A Look at Pension Reform

Scott Mooneyham, Director of Political Communication and Coordination

Over the past several years, local governments in North Carolina have seen their pension fund contributions escalate drastically to keep the Local Government Employees Retirement System on a sound fiscal footing.

In 2022, the total employer contribution to the North Carolina pension fund—including LGERS, the Teachers and State Employees Retirement System and a handful of smaller public employee funds—was $3.75 billion, more than double the total employee contribution. That comes after years of equal employer and employee contribution rates of 6% of salary.

The $111 billion fund paid out roughly $7 billion in benefit to retirees, according to the National Association of State Retirement Administrators (NASRA).

The rising rate of employer contributions by local governments, now 12.85% of salary, as well as a lack of cost-of-living-adjustment increases for retirees, is largely a result of investment gains not keeping pace with benefit needs. And those contributions now account for 2.33% of all state and local government general operations spending.

With that in mind, this article explores ongoing pension reform in other parts of the country and looks at general shifts in public pension fund stability as a result of economic downturn.

State Reforms

According to NASRA, every state since 2009 has made meaningful changes to pension plan benefit structures, financing arrangements, or both. Some states have made more than one change to its system during that timeframe.

“There has been no broad shift to defined contribution plans as the primary retirement plan, with most states electing instead to retain a reformed defined benefit plan either on its own or as a component of a combination (DB+DC) hybrid plan. Common types of reforms—some of which faced legal challenge—include higher employee contributions, lower benefit levels, increased eligibility requirements, and COLAs that were reduced, suspended, or eliminated.”

Thirty-nine states have increased employee contribution rates to at least one of their pension plans since 2009, according to NASRA. North Carolina is not among those states.

“Most increases applied to current workers as well as new hires, but in some cases higher rates applied to new hires only. Some higher employee contribution rates were temporary, but more were permanent or indefinite,” according to the organization.

The NASRA study also found that a majority of states had automatic COLA increases (North Carolina was not among them), and of those, most had reduced, altered or forgone those increases in some years since 2009.

While all of these changes occurred with existing defined benefit plans, some states have adopted broader reformers. Eleven states adopted either hybrid defined benefit/defined contribution plans, or a cash balance plan, with the changes typically applying to new hires only.

Other studies looking at changes involving shifting new hires to defined contribution plans, including one in North Carolina in 2010, concluded that the change would do little to reduce costs for decades. Meanwhile, public employers continue to view defined benefit plans, with vesting schedules of five years like North Carolina’s, as a strong employee retention tool.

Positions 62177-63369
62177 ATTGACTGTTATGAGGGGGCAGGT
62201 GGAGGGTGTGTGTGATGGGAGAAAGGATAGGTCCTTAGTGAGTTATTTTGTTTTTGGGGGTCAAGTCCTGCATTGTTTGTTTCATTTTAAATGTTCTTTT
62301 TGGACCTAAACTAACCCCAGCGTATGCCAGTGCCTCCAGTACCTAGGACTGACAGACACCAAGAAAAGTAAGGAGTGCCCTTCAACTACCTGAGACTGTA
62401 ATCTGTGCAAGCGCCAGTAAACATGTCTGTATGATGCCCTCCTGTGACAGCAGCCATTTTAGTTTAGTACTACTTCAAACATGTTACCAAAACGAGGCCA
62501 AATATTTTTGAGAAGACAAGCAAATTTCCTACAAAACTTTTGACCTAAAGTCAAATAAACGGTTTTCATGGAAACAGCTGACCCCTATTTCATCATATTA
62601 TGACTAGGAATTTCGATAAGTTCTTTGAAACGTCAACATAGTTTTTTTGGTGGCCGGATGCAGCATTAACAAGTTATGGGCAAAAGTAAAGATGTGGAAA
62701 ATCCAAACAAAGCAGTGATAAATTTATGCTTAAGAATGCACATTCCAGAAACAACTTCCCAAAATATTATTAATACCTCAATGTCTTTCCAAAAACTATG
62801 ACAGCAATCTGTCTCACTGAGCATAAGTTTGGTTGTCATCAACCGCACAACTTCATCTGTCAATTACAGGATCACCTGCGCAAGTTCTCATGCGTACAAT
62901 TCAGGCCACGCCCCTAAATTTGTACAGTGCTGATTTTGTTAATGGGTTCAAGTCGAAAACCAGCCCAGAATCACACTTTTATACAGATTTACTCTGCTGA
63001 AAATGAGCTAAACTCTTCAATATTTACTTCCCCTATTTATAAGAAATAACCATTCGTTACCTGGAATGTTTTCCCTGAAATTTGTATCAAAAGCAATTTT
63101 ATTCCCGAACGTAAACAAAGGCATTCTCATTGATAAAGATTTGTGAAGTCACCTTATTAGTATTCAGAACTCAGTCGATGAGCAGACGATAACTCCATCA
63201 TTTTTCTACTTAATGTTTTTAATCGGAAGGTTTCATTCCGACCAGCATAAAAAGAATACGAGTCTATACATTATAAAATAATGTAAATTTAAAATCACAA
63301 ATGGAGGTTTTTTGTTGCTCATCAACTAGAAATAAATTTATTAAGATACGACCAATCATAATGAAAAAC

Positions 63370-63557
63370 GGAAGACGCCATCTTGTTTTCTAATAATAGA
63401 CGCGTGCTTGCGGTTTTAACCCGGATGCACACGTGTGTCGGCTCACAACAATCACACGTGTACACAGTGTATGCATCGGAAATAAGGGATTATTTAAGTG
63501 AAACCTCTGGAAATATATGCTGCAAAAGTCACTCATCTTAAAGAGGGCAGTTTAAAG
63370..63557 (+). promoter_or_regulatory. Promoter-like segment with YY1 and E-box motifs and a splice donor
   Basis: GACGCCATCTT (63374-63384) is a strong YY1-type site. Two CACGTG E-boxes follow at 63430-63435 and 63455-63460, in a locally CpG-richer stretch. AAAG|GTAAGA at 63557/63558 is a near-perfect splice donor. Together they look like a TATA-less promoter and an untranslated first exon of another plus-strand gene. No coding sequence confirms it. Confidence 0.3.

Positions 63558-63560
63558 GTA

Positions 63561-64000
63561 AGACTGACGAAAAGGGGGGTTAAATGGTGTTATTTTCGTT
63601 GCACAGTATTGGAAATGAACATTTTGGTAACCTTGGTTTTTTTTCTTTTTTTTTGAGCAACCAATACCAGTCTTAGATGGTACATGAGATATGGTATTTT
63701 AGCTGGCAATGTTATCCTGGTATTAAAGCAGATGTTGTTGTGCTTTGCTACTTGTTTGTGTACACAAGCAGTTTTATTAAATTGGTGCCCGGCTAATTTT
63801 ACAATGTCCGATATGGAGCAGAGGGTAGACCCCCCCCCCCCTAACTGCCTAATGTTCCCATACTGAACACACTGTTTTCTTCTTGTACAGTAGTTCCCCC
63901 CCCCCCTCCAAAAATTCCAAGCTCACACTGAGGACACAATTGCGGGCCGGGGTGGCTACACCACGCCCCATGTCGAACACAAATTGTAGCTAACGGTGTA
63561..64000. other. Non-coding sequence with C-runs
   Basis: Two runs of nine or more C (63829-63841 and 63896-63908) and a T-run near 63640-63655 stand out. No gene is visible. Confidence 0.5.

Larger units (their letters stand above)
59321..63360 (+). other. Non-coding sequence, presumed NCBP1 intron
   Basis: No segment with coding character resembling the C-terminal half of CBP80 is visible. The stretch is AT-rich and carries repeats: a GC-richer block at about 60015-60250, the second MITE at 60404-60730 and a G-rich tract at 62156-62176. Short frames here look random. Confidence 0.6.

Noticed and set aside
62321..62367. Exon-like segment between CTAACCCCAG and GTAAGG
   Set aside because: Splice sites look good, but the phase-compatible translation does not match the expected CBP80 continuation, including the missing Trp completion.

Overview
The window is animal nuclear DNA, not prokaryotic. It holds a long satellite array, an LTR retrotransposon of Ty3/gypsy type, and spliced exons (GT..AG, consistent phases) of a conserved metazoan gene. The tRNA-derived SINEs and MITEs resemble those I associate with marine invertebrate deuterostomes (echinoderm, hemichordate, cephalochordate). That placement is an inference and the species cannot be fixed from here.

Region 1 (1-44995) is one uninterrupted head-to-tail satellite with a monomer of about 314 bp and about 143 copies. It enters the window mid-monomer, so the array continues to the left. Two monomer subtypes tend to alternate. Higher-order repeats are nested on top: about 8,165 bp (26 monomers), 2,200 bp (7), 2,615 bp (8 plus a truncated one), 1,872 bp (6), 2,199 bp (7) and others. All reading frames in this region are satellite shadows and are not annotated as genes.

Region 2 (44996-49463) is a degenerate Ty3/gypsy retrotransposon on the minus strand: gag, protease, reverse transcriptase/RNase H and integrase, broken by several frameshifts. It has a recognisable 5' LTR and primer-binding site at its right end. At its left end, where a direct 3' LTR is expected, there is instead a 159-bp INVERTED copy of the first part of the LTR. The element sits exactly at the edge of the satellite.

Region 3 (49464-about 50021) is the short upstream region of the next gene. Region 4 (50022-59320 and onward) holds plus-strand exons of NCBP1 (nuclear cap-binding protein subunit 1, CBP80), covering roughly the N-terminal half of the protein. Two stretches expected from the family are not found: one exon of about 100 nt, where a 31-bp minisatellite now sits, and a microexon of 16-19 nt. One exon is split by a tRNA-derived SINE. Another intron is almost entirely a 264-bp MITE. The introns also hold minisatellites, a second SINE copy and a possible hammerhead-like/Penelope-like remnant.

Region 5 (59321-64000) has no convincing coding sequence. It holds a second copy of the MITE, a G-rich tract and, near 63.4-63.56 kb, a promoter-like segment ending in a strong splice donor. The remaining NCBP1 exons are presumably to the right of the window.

Economic Troubles, Pension Troubles

It is important to note that, in many states, pension costs have only become a fiscal challenge in recent decades, with the 2001 recession and concurrent monetary changes causing returns on the bond components of plan portfolios to decrease significantly, according to a 2017 National League of Cities study.

“Pension funding took an even bigger hit as the Great Recession in 2008 materialized. The recession had an added component, beyond its depth and length, that previous recessions did not: a nearly decade-long period of exceptionally low interest rates. This feature of the recession resulted in lower expected returns and therefore higher pension funding requirements,” that study said.

That resulted in North Carolina and other states lowering assumed rate of returns, which had typically been at 7% or above in most states. Once those assumed rates of investment returns are lowered, the formulas that are used to examine future system needs end up recommending higher contributions into the systems, as also occurred in this state.

While the North Carolina system’s funding remains strong relative to its peers, it has not been at or above 100% fully funded, using the Government Account Standards Board criteria, in a number of years. More recently, the fund’s investment gains have also not kept pace with most of its peers. (You can find comparisons of those fund returns s at the following link: https://www.pionline.com/section/returns-tracker.)

Although some studies project that defined benefit pension demands will ease within a couple of decades, that will do little to change the fact that taxpayer funding could continue to escalate until then, and that shifts to defined contribution plans for new workers also will not ameliorate those effects.

Instead, reforms that would save taxpayers and lower employer contributions, such as higher employee contributions or changes to benefits, are likely to be politically difficult.

But as the NASRA study shows with its review of previous state reforms, fiscal reality can force changes even if politically challenging.